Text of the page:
The recipe for making one species into two requires time and some kind of separation, like being on different islands or something else that discourages gene flow between the two budding species. In the case of common Texas wildflowers that share meadows and roadside ditches, color-coding apparently does the trick.
Duke University graduate student Robin Hopkins has found the first evidence of a specific genetic change that helps two closely related wildflowers avoid creating costly hybrids. It results in one of the normally light blue flowers being tagged with a reddish color to appear less appetizing to the pollinating butterflies which prefer blue.
"There are big questions about evolution that are addressed by flower color," said Hopkins, who successfully defended her doctoral dissertation just weeks before seeing the same work appear in the journal Nature.
What Hopkins found, with her thesis adviser, Duke biology professor Mark Rausher, is the first clear genetic evidence for something called reinforcement in plants. Reinforcement keeps two similar proto-species moving apart by discouraging hybrid matings. Flower color had been expected to aid reinforcement, but the genes had not been found.
In animals or insects, reinforcement might be accomplished by a small difference in scent, plumage or mating rituals. But plants don't dance or choose their mates. So they apparently exert some choice by using color to discourage the butterflies from mingling their pollen, Hopkins said.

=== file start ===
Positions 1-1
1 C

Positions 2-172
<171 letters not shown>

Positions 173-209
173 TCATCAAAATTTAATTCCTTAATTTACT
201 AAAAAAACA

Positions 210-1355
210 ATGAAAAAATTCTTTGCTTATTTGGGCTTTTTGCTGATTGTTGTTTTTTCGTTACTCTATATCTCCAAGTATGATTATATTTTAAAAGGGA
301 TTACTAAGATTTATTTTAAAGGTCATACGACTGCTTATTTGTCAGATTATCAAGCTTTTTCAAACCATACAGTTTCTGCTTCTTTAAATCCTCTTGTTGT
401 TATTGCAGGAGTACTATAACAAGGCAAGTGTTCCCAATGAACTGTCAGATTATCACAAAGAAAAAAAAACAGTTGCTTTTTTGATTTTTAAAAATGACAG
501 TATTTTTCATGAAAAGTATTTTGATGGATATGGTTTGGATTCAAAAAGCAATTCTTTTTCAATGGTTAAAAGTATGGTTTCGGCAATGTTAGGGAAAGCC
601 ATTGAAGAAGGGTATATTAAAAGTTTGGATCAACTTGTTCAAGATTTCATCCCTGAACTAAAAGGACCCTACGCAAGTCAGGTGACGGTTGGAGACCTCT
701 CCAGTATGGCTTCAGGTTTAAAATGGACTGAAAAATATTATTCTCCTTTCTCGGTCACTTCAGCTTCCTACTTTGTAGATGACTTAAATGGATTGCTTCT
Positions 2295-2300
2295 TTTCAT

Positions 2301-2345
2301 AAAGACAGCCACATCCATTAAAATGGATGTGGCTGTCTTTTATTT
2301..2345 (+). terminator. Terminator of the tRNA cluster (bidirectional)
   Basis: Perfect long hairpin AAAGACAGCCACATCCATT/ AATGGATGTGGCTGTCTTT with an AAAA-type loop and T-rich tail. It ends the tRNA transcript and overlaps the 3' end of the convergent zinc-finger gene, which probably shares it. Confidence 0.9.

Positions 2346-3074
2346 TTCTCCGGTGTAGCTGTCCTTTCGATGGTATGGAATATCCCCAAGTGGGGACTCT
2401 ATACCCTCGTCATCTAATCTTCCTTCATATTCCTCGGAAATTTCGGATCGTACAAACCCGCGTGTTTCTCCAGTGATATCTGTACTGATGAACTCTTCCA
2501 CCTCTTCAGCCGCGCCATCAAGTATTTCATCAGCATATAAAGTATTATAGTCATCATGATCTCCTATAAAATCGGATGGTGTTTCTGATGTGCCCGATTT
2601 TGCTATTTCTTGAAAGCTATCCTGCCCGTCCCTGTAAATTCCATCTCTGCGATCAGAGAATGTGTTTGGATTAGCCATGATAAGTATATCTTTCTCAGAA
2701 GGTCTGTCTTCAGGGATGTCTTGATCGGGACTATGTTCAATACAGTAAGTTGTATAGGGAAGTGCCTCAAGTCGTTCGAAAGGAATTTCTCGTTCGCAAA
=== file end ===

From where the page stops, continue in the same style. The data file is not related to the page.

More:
Where Phlox drummondii lives by itself, it has a periwinkle blue blossom. But where its range overlaps with Phlox cuspidata, which is also light blue, drummondii flowers appear darker and more red. Some individual butterflies prefer light blue blossoms and will go from blue to blue, avoiding the dark reds. Other individual butterflies prefer the reds and will stick with those. This "constancy" prevents hybrid crosses.
Hybrid offspring between drummondii and cuspidata turn out to be nearly sterile, making the next generation a genetic dead-end. The persistent force of natural selection tends to push the plants toward avoiding those less fruitful crosses, and encourages breeding true to type. In this case, selection apparently worked upon floral color.
Hopkins was able to find the genes involved in the color change by crossing a light blue drummondii with the red in greenhouse experiments. She found the offspring occurred in four different colors in the exact 9-to-3-to-3-to-1 ratios of classical Mendelian inheritance. "It was 2 in the morning when I figured this out," she said. "I almost woke up my adviser."
From there, she did standard genetics to find the exact genes. The change to red is caused by a recessive gene that knocks out the production of the plant's one blue pigment while allowing for the continued production of two red pigments.
Even where the red flowers are present, about 11 percent of each generation will be the nearly-sterile hybrids. But without color-coding, that figure would be more like 28 percent, Hopkins said. Why and how the butterflies make the distinction has yet to be discovered.
Hopkins will be continuing her research as a visiting scientist at the University of Texas, and the clear message from all of her advisers is "follow the butterflies. Everyone wants to know more about the butterflies!"
The research was supported by grants from the National Science Foundation.
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